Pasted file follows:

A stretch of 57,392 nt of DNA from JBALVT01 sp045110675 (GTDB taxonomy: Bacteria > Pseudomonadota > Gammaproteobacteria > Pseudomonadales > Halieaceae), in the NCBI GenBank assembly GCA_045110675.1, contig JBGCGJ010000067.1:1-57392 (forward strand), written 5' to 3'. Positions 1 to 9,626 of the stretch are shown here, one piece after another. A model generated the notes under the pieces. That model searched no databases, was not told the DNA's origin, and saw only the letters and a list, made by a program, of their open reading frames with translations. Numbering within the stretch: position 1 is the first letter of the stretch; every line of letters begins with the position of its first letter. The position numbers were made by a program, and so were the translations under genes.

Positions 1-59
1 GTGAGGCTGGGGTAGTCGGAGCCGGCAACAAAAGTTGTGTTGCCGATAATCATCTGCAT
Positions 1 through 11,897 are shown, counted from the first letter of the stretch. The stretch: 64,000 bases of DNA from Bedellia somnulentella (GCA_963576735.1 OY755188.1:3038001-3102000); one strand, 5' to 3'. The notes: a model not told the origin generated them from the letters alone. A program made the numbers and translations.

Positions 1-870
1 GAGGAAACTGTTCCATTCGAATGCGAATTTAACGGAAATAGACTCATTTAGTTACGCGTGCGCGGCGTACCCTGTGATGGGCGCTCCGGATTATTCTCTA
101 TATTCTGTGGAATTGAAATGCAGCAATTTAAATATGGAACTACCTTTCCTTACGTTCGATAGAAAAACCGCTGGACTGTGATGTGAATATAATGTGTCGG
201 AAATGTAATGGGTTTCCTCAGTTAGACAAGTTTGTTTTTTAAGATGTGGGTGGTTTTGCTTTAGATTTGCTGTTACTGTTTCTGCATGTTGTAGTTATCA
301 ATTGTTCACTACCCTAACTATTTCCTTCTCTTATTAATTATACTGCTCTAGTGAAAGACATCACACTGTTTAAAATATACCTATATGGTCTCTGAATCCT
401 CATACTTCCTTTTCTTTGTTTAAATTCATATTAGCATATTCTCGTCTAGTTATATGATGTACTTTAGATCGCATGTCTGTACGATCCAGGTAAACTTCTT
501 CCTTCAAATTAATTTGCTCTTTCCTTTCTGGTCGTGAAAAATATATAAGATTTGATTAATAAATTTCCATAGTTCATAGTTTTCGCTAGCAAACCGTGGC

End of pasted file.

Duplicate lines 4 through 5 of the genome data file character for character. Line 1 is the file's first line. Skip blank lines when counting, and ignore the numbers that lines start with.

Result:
Positions 1 through 11,897 are shown, counted from the first letter of the stretch. The stretch: 64,000 bases of DNA from Bedellia somnulentella (GCA_963576735.1 OY755188.1:3038001-3102000); one strand, 5' to 3'. The notes: a model not told the origin generated them from the letters alone. A program made the numbers and translations.

Positions 1-870